Student Profile: Carissa Avina-Beltran

July 12, 2019
Carissa headshot



San Francisco State | San Francisco, CA  | 2022


Academic Major: Physics (Astrophysics), Mathematics


Hometown: Los Angeles, CA


“I have a twin sister (Mel) majoring in Electrical Engineering. So if you see someone who looks like me, but has short hair and no makeup, it's her!”


Tell us…


What is the topic of your research this summer and what are your related goals?


“I’m currently working in the subfield of exoplanets. I’m working with Jason Eastman, the creator of the EXOFASTv2, to model exoplanetary systems derived from TESS (transiting exoplanet survey satellite) data. By optimally fitting system models using EXOFAST’s application of Markhov Chain Monte Carlo techniques (a method to acquire a desired probability distribution), I will be able to inspect each fit and determine which systems have attributes the community is interested in to prompt further exploration, characterize false positives, and recognize models that did not run correctly. My goals include familiarizing myself with the subfield of exoplanets through a hands-on approach. I am excited to be learning from experts in their fields to understand how research is done and how it can connect a person to the greater scientific community. Additionally, I hope to gain an understanding of the material such that I can clearly and effectively communicate the research I am doing to those who are not in STEM, or even academia.”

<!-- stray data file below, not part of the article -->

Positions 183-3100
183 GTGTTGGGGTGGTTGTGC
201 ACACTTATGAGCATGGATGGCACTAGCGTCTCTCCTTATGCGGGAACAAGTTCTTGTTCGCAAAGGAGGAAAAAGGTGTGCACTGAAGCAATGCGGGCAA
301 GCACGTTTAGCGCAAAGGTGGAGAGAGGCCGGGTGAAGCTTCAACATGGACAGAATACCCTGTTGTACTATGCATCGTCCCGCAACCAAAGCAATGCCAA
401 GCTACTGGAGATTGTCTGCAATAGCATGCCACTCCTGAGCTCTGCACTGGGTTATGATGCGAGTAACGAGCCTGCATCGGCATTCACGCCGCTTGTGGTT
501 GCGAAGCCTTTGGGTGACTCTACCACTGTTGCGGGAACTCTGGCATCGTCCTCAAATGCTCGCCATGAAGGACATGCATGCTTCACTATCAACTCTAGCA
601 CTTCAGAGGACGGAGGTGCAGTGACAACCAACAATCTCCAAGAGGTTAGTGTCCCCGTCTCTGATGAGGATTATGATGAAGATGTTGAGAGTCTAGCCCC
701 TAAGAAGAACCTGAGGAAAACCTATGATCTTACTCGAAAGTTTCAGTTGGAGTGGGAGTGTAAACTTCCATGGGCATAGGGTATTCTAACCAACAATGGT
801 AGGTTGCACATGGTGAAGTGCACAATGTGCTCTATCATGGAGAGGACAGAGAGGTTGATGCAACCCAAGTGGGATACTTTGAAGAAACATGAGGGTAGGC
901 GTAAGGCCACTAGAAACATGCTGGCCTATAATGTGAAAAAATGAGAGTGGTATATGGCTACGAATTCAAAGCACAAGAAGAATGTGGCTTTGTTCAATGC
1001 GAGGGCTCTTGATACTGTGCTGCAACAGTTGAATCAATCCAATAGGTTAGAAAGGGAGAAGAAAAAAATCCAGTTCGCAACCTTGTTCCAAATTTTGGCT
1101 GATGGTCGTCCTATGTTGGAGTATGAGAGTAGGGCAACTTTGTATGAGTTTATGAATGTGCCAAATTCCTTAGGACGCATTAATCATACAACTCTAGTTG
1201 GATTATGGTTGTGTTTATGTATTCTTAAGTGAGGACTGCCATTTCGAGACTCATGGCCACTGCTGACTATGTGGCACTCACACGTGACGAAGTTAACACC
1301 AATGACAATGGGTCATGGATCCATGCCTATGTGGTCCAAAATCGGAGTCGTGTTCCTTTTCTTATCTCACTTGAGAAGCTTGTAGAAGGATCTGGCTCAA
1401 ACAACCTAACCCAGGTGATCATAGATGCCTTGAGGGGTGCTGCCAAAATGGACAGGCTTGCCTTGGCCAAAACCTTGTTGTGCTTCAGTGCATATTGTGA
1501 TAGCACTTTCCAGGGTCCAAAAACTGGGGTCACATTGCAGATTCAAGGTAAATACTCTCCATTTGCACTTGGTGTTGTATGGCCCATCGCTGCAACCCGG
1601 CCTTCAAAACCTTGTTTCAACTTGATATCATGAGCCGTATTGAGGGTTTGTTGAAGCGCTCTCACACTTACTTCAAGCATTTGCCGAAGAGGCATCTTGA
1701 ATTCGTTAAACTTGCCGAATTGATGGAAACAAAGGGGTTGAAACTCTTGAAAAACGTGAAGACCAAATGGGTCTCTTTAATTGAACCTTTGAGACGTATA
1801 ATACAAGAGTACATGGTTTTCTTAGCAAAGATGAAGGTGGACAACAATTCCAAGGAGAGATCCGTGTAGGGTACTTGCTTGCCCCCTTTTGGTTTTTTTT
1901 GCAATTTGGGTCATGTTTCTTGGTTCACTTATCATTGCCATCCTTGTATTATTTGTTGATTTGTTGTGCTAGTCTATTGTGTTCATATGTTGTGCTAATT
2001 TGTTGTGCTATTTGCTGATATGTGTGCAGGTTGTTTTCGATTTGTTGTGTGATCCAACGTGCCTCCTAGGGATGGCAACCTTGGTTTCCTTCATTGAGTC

What area of astronomy fascinates you most or brings out the most passion in you?


“I have had few encounters with other subfields [in astronomy] mostly because my focus has been on exoplanets. The exposure I have had came during the mini courses in the first two weeks of the program. I was fascinated to learn more about cosmology and stars; I could be interested in pursuing these fields further as I continue in my academic career this fall. My passion, though, which I think fits well with this program, is science education. Whether speaking specifically about research or academia generally, I have noticed that the science community is too elitist and concerned more with technical goals and using technical jargon rather than concerning ourselves with spreading fundamentals. We are missing an opportunity to meet people where they are and bring them into the world of cool space research being done and to share the knowledge being generated. Addressing this disconnection is something I will continue outside of academia, and I think I have always done this on a smaller scale when talking to my friends and family about the work I do and its significance (which is a real stress test on my Spanish-speaking abilities).”


What do you aspire to do?


“While my time in Banneker forces me to seriously consider continuing my academic career toward becoming a Phd, I have plans to create a space for research outside of academia. I would like to join my twin sister in her ambitions to create a kind of ‘incubator’ in Los Angeles for BIWOC (Black, Indigenous, and Women of Color) to have access to labs and classrooms for liberating scientific research, social science workshops, outreach, and policy implementation.”